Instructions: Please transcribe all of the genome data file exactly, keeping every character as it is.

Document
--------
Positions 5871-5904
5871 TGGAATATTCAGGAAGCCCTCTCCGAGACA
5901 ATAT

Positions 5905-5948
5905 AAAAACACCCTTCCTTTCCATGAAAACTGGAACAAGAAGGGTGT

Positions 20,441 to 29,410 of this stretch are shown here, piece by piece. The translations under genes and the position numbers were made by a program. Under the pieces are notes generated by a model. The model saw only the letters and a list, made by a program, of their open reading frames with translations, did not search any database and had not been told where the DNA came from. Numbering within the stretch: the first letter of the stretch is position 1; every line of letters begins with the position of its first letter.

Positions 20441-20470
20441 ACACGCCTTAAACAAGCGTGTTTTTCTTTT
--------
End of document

Positions 5871-5904
5871 TGGAATATTCAGGAAGCCCTCTCCGAGACA
5901 ATAT

Positions 5905-5948
5905 AAAAACACCCTTCCTTTCCATGAAAACTGGAACAAGAAGGGTGT

Positions 20,441 to 29,410 of this stretch are shown here, piece by piece. The translations under genes and the position numbers were made by a program. Under the pieces are notes generated by a model. The model saw only the letters and a list, made by a program, of their open reading frames with translations, did not search any database and had not been told where the DNA came from. Numbering within the stretch: the first letter of the stretch is position 1; every line of letters begins with the position of its first letter.

Positions 20441-20470
20441 ACACGCCTTAAACAAGCGTGTTTTTCTTTT